Stadler said both engines can be used in eXceptional Efficiency (XE) or Super Direct configurations. The D13TC should be used in highway applications at cruise speed and for limited time in the city, and the D13 is best for a mixture of pickup-and-delivery and line-haul.

Exhaust aftertreatment updates.

Stadler said it is lighter weight, takes up less frame rail space, and has an easy filter replacement. There is a swivel cover to help service the DPF faster without detaching the whole unit, and there is the ability to detach the whole unit from the rail when needed in a short time.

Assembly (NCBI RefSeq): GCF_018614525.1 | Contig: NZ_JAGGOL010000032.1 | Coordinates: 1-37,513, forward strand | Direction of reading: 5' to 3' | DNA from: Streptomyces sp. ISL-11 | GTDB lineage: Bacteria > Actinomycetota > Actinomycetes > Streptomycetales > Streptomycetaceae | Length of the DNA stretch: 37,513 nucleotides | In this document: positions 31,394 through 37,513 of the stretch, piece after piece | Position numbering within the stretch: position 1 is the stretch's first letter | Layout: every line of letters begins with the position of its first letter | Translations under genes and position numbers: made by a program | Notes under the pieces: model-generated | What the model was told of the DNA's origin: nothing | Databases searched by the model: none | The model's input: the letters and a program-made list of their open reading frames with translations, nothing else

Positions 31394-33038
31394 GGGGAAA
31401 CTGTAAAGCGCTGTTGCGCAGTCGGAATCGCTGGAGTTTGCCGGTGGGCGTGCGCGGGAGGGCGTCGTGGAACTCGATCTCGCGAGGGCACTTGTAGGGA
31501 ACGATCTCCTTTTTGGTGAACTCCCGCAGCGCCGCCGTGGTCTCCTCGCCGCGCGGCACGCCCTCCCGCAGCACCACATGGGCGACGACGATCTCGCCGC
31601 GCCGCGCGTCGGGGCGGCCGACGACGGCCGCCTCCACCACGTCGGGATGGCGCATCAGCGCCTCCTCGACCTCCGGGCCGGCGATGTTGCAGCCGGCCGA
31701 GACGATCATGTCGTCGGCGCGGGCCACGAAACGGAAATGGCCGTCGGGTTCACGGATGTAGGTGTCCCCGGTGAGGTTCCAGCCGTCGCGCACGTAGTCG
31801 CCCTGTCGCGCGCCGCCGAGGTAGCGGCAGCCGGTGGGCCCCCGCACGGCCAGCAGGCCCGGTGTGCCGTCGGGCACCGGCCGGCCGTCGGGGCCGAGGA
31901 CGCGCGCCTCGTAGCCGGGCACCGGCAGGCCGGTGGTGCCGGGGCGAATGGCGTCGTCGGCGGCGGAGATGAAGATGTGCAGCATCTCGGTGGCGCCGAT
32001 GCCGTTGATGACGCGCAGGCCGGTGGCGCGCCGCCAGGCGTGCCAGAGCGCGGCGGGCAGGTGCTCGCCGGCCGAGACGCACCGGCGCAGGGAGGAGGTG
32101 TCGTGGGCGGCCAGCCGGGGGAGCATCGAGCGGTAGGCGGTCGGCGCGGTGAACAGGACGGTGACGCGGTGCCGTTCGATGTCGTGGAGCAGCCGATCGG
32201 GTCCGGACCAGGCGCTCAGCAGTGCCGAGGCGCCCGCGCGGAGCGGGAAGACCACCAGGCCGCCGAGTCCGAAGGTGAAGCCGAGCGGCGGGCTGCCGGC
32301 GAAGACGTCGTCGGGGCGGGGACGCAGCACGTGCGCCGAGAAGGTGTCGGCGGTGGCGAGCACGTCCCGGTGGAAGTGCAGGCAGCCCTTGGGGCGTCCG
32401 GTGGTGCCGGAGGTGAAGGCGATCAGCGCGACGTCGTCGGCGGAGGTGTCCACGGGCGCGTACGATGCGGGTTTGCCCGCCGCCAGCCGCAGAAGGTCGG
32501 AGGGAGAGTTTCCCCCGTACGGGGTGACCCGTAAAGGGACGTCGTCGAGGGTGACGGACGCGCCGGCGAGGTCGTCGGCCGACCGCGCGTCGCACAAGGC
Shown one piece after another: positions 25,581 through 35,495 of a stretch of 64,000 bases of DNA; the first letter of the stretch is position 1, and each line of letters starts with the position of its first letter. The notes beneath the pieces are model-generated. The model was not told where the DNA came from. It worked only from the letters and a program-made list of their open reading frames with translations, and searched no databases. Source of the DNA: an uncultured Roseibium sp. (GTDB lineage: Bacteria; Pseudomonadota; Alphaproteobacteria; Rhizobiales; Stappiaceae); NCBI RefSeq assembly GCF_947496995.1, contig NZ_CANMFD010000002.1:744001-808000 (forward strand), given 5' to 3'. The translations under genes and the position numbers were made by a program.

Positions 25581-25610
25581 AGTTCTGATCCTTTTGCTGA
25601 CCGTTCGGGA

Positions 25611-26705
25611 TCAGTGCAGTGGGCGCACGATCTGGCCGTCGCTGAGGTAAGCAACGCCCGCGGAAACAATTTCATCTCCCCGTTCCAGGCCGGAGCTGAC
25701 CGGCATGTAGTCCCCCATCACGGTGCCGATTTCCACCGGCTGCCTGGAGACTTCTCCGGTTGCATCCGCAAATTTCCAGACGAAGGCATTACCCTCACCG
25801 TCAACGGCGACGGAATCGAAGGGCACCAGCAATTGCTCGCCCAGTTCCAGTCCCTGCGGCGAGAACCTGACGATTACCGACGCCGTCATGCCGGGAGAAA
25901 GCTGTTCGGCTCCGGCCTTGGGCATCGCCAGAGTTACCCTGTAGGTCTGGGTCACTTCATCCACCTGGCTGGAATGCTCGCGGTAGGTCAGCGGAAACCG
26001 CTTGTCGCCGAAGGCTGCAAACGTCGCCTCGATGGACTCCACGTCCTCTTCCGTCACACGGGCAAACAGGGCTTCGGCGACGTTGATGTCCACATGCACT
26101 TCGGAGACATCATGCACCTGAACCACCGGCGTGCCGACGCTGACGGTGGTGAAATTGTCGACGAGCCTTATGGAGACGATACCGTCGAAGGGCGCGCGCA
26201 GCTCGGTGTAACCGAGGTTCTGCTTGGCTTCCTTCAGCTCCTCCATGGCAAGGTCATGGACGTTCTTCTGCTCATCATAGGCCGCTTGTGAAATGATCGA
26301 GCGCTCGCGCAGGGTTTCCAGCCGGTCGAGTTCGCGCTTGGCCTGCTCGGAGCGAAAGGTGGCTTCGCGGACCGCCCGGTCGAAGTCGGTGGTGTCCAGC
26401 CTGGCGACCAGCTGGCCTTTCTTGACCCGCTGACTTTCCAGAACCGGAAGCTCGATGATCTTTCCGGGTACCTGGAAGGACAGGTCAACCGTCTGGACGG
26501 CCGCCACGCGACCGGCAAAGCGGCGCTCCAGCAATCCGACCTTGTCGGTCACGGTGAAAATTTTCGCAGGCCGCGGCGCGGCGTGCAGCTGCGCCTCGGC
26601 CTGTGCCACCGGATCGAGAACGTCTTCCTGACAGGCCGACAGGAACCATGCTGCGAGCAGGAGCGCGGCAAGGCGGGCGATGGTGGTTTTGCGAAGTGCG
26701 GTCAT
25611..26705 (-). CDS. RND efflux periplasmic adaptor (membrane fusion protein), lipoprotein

Improved torsional damping reduces noise, vibration, and wear and tear on the clutch. There is an upgraded countershaft brake for faster shifting performance, and a hardened range housing allows heavier pumps to be used. Production began in October.


I-See is predictive cruise that improves fuel efficiency in rolling hills, taking advantage of trucks’ inertia to save fuel. I-See knows the road ahead and shifts intelligently. It became available in January.

I-Shift with crawler gears.

It’s based on the 12-speed I-Shift for severe duty technology, with hardened gears. There is an option of a 13-speed with one crawler gear or a 14-speed with two crawler gears. Stadler said it has excellent startability, extremely slow speeds, increased maneuverability, and is perfect for curbing and other slow-speed applications.

Volvo 6x2 adaptive loading.